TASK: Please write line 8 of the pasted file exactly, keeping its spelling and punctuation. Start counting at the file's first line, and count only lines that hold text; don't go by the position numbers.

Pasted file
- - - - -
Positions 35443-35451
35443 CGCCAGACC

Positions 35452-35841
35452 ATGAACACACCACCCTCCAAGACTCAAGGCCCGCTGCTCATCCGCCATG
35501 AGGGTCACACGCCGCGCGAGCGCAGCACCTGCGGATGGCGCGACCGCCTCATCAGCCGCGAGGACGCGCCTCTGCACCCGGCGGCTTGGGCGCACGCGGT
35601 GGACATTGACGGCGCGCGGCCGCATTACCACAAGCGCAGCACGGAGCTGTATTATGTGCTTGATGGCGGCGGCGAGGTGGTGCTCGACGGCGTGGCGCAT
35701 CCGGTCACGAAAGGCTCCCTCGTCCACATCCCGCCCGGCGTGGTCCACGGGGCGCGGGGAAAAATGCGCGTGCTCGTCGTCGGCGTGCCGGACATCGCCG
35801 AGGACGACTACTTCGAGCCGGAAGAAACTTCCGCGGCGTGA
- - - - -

35801 AGGACGACTACTTCGAGCCGGAAGAAACTTCCGCGGCGTGA